I will get to my “9 Signs…..” in a minute. First I would like to offer a little perspective: (if you really want to be spared the prelude, skip to the bottom of this post):
I started practicing yoga eleven years ago in Santa Monica, CA.
At the time, I was newly single and living in California for 6 months to work on a business deal. Lucky for me, my super-cool office was in an art gallery complex. Almost every night there was a party at one of the avant-garde galleries.
At a show for Los Angeles artist Bill Barminski, I met an attractive woman name Margaret. Later that evening, she agreed to join me for a casual dinner. Margaret and I talked about the things that brought each of us to LA and how we both had a “love/hate relationship” with the city (or as Los Angeles is often called: “72 suburbs in search of a city”). The subject eventually turned to yoga and specifically how her practice helped her maintain a state of “well-being.” I knew enough about yoga to fake my way through some of the conversation but admitted that I had managed to take only one yoga class in my life. It was in 1979 at a Hippie-Jewish camp in upstate Pennsylvania.
I guess she thought that my description of the Hippie-Jewish camp was somewhat charming because she invited me to take a yoga class with her the next morning. This class would prove to be a transformational experience for me (more on this in another post) and the beginning of a great love affair (I dated Margaret for another year but my yoga practice has endured to this day!).
In 1999, yoga was still evolving into the mega-industry that it is today. Long before Baron Baptiste and Sean Corn became pop-yoga stars, Bryan Kest was teaching something called Power Yoga on a donation-only basis in Santa Monica above a Radio Shack (in fact, he owns the Internet domain poweryoga.com). His classes were like a free-form Ashtanga practice and the ratio of women to men was 25 to 1. In a typical Bryan Kest class, there were:
Yoga was the best kept secret on the planet earth and I was pretty sure that this would last forever because my straight male friends thought that yoga was for “fruits and nuts”.
It wasn’t lost on me that Bryan’s rock star status in the yoga community afforded him an amazing lifestyle that included 1) a flexible work week, 2) an abundance of beautiful women that wanted to date him and 3) the physique of a tan and skinny surfer (with shoulder-length hair).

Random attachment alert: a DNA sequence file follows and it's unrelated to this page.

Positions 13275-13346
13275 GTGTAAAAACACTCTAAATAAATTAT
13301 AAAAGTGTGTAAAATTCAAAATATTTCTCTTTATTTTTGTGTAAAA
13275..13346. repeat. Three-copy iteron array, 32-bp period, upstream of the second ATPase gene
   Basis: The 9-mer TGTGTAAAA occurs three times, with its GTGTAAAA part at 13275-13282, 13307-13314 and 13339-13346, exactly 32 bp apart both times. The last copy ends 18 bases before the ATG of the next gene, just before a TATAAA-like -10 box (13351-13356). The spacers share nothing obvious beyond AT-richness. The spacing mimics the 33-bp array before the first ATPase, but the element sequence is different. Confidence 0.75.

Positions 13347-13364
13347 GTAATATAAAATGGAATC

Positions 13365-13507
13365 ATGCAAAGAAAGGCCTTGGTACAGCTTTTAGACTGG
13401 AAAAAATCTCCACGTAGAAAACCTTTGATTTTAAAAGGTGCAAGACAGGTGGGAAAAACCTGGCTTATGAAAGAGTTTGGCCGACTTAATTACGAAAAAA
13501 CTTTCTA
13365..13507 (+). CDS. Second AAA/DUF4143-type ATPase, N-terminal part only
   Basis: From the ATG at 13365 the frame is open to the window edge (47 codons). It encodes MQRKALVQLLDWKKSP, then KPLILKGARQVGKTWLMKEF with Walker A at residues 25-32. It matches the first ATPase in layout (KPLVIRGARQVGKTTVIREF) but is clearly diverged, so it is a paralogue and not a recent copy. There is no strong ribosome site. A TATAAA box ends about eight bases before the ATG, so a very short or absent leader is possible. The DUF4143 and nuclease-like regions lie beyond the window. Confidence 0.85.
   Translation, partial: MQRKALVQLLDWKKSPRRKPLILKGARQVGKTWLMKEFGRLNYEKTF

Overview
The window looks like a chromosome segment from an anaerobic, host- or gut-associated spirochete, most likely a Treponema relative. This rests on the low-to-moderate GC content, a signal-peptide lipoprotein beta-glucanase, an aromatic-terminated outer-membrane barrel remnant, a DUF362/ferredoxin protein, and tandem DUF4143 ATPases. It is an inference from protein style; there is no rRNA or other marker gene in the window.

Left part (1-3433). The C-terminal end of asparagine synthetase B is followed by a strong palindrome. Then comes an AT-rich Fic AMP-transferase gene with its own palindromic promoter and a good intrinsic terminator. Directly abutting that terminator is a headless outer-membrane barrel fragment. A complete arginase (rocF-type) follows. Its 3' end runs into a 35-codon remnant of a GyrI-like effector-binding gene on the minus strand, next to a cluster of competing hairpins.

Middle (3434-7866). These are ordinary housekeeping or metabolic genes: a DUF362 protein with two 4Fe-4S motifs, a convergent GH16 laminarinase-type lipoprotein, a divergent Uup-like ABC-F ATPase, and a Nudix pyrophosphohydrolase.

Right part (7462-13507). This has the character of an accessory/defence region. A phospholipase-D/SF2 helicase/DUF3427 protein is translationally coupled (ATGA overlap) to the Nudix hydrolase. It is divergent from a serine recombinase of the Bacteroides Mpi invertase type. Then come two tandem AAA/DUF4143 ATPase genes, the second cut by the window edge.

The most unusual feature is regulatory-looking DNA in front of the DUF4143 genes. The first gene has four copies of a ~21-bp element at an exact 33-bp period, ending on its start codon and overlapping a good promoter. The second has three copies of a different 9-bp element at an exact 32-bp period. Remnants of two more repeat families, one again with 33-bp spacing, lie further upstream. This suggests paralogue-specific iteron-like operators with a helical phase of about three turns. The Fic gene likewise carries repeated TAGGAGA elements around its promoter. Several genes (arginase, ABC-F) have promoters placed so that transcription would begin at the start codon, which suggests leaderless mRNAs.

For the next 6 months, I took Bryan’s classes 3 to 4 times a week. Yoga became the focal point of my life and for the first time since I was a child, I found myself part of a community that had interests other than work.
Fast-forward eleven years and only a few things about my practice have changed:
2) My yoga pants are made of a space-age fabric that doesn’t absorb sweat.
3) There are way more straight men practicing yoga now.
Which leads me to my point. It is 2011 and men now appreciate yoga as much as women. In many of my classes the male/female ratio is close to 50/50. I no longer have a monopoly on being straight and sensitive.
Does more men taking yoga mean that the world is evolving? Or, could it be that all of these new “new-age” men have figured out that yoga can be pretty good for your social life?
With that perspective, here are 9 signs that my yoga secret is out:
• While relaxing before class, I am regularly startled by the sound of yoga mats that are unrolled with a loud “THWACK”.
• Is that a cashmere sweater that someone is wearing to class? Actually no, it’s a hairy back.
• The back wall of my studio is dented from high velocity handstands.
• New Pre-Class Ritual: Coconut Water is mixed with Creatine.
• “Chataranga Dandasana” means “20 pushups”.
• Yoga is no longer about being flexible. It is about meeting inflexibility with more hammer curls.
• The waiting area has installed a Sir Richard’s condom machine.
• Snatam Kaur has a swimsuit poster.
hot on elephant
July’s Full Moon in Capricorn: The Heart wants what it Wants. The 4 Stages of a Good Divorce. How to Love a Woman who Scares You. Our Soulmates are Rarely Who We Expect. I Still Think of You. Men, Let’s Stop Fooling Ourselves: Size Matters. To the One Who Tried to Break Me. An Open Letter to the Fixers. How your Stored Memories in the Amygdala can lead to PTSD. How My Sister’s Death Transformed my Self-Perception.